Figure 1. Example of a green roof in Stockholm. The picture shows a biotope roof in Norra Djurgårdsstaden. The areas with gravel are prepared for installation of PV-modules.
Stockholm Green is an open source calculation module used for calculating the biotope area factor according to the Stockholm methodology (Grönytefaktor, GYF). It also calculates subcategories relevant for the biotope area factor. The calculation module was developed within Ecodistr-ICT project and was programmed by SP Technical Research Institute of Sweden.
• Stockholm Biotope Area Factor (GYF), [-]
• Biodiversity ratio, [-, %]
• Social value ratio, [-, %]
• Climate adaptation ratio, [-, %]
The GYF methodology and what it does
The biotope area factor (BAF) was originally developed in the 1990s in Berlin, Germany to increase green space in the city. It has since been further developed at other locations including the city of Stockholm (here referred to as GYF, Grönytefaktor). This module calculates the biotope area factor of a district, i.e. the area portion of a plot of land that serves as a location for plants or assumes other functions for the ecosystem, in relation to the total area of the plot, in accordance with the model developed in Stockholm, Sweden. The methodology, however, can be used in other cities as it is not dependent on site specific conditions related to the origin city. It was developed to illustrate ecosystem services and encourage the strengthening of local ecosystems and creation of climate-adapted courtyards with high social values. Planners, architects and developers received a concrete planning tool adapted to their way of working, which facilitated and inspired planning and design with ecosystem services.
The Stockholm GYF methodology is a more advanced tool compared to the Berlin BAF tool. It includes many more input parameters and investigates multiple aspects of urban green. The input required is more detailed and will take some time to investigate and collect whereas for the Berlin BAF this is a more simple procedure. Stockholm GYF will, however, provide the user with much more information on urban green and ecosystems in the district.
Berlin Green is a separate module which is also available in the Ecodistr-ICT IDSS platform.
Areas of application
The Stockholm GYF promote greenery that serves several functions, e.g. create green spaces for recreation, delay and purification of rainwater, provide shading and contribute to pollination, and for aesthetic purposes. The GYF is measured as a ratio of the eco-effective surface to the total surface of the district. The eco-efficient surface consists of all the green and blue areas within a district designed according to certain set requirements. Blue surfaces refer to facilities connected to an open storm water management, such as ponds, ditches and rain gardens.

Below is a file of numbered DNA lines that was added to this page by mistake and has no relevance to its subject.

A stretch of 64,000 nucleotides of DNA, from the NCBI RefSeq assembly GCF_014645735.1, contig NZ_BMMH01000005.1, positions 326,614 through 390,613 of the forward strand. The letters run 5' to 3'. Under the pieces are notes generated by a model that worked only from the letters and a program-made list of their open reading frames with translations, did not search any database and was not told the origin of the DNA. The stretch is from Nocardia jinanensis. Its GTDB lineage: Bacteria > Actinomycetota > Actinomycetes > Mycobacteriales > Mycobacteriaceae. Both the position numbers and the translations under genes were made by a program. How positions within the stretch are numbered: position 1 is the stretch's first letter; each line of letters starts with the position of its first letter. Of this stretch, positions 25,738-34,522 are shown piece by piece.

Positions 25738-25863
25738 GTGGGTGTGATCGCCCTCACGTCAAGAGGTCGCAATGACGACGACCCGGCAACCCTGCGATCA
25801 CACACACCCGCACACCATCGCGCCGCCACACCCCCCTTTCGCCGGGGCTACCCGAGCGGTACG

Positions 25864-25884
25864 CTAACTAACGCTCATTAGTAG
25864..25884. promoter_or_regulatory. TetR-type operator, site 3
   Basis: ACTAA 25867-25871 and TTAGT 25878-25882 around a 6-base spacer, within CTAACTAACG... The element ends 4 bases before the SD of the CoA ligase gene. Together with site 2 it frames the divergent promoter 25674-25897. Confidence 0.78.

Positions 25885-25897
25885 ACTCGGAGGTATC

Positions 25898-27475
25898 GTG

The results are presented as a ratio [-] of ecologically effective surface area to the total land area (district), and the targets should be set by the stakeholders. The GYF target value can vary and references to previous relevant studies should be investigated, normally a factor of 0.6 is used. However, any improvement to the existing GYF is important and even a small change will make a difference to ecosystem services in the area.
Interdependence to other modules
This calculation module is not interdependent to other modules.
References and more information
List of input data
The input data used in the Stockholm Green calculations are listed below. All input parameters are not required to be filled in with the exception of “Total Land Area of Plot”. However, the more information that is supplied the more accurate the result.
Some input parameters are described as contributing (sub-) factors (CF). These are surfaces within the district. To these additional (supplementary) factors (AF) can be added for individual elements or important functions. These, including integer data, are later recalculated to equivalent (ecologically effective) surfaces. This means that certain features can count towards several aspects multiple times and are therefore more important since they contribute to the calculated GYF for different input areas.